PFAS Are Ubiquitous in Our Homes and Our Environment
Several recent legislative and regulatory efforts across the US to address PFAS have focused on limiting levels in drinking water. However, there has been relatively little conversation about the
presence of these chemicals in our everyday lives.
In several studies, the mean and median concentration of PFOA in household dust in the United States was found to be between roughly 10,000 and 50,000 parts per trillion (ppt)3. This means there is significantly more PFAS in the ambient dust in the average home than the levels currently being discussed as thresholds for drinking water. Not only are PFAS part of the air we breathe and the products we use, but they have also been found in the food we eat.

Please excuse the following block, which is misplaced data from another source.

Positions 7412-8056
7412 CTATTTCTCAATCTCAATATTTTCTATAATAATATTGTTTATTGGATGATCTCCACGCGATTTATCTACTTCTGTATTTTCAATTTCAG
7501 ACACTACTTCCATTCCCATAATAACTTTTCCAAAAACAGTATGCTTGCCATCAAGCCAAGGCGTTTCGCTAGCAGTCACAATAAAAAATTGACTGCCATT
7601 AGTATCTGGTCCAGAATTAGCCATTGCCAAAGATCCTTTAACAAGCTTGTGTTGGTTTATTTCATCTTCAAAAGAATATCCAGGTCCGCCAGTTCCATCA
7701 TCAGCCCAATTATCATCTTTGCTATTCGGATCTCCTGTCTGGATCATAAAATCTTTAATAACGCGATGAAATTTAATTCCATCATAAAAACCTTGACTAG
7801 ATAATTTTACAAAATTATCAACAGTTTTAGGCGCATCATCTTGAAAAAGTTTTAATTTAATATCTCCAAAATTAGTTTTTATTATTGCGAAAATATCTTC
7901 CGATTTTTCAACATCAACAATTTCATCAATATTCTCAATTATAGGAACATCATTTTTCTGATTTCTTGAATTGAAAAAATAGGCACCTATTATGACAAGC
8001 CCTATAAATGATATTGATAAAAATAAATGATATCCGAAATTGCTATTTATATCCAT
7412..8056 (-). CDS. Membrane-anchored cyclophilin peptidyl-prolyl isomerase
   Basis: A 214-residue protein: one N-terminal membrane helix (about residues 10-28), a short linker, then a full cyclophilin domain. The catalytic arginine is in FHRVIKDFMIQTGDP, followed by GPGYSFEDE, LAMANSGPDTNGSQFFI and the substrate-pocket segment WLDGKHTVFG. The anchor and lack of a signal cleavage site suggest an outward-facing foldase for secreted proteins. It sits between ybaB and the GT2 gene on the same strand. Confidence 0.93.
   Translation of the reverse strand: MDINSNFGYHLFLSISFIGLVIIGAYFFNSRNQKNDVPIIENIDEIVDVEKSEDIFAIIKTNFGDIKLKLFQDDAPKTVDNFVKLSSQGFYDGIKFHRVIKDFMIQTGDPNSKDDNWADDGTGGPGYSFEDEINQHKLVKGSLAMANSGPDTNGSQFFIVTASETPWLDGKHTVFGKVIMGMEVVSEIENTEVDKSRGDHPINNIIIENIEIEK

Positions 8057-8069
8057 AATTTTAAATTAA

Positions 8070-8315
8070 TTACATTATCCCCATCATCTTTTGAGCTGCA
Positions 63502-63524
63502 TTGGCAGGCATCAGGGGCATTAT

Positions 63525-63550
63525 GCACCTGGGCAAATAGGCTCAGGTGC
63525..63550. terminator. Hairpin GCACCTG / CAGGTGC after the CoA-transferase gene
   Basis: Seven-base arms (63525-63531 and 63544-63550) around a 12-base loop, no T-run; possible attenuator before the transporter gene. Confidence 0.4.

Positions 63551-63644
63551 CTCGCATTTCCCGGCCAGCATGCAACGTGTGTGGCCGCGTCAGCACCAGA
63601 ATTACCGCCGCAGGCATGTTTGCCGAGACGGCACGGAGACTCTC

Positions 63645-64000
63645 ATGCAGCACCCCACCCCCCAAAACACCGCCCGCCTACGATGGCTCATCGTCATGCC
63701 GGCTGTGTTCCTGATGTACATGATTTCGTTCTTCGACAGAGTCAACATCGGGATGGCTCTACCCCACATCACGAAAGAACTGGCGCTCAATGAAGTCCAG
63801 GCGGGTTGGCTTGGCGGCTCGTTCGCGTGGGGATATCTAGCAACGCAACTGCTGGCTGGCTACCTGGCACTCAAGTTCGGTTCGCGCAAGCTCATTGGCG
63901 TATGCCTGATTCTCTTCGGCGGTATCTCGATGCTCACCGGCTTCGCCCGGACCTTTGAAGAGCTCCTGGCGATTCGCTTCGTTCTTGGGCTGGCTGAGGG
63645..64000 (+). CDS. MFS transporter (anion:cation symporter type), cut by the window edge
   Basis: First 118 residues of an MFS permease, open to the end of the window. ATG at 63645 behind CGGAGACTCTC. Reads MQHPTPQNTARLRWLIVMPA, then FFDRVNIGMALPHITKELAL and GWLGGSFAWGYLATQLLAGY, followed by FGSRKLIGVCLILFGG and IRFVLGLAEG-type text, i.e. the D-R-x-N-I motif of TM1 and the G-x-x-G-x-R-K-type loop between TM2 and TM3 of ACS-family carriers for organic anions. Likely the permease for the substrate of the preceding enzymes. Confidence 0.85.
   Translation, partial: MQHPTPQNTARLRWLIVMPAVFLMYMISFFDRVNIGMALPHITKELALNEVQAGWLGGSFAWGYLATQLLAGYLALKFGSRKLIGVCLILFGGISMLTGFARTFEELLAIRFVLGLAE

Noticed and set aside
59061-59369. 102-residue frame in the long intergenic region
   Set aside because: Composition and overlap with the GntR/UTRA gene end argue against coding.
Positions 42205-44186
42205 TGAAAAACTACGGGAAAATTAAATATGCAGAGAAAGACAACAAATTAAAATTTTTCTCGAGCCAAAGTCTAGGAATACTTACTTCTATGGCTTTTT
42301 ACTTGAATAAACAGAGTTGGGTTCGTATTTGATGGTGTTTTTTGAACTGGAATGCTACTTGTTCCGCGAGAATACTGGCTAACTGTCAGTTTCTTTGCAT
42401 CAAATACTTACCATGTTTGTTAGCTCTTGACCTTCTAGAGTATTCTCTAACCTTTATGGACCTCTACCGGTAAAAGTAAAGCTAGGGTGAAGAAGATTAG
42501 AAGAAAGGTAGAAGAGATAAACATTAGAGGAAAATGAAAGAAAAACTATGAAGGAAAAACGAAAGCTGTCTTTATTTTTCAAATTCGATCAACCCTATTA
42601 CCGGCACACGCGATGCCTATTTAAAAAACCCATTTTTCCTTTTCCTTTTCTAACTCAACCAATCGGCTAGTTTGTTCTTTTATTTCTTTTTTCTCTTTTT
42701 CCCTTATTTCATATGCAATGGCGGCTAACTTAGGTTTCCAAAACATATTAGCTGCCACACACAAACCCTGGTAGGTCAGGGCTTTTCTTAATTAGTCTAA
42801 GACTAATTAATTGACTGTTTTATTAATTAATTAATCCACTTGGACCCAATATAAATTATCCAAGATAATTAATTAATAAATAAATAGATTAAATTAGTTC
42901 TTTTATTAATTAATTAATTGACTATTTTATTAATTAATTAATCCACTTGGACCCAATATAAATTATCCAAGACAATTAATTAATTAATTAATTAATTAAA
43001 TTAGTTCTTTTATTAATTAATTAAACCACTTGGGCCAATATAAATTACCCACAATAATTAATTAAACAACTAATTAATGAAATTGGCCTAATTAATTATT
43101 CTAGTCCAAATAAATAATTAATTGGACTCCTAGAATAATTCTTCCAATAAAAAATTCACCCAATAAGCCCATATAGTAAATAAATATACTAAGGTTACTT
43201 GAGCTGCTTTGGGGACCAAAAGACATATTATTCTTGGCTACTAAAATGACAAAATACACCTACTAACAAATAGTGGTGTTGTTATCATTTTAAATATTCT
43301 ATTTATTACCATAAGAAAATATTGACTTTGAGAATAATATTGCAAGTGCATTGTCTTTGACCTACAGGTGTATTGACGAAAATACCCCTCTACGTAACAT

In other words, there are numerous human exposure pathways for PFAS beyond drinking water.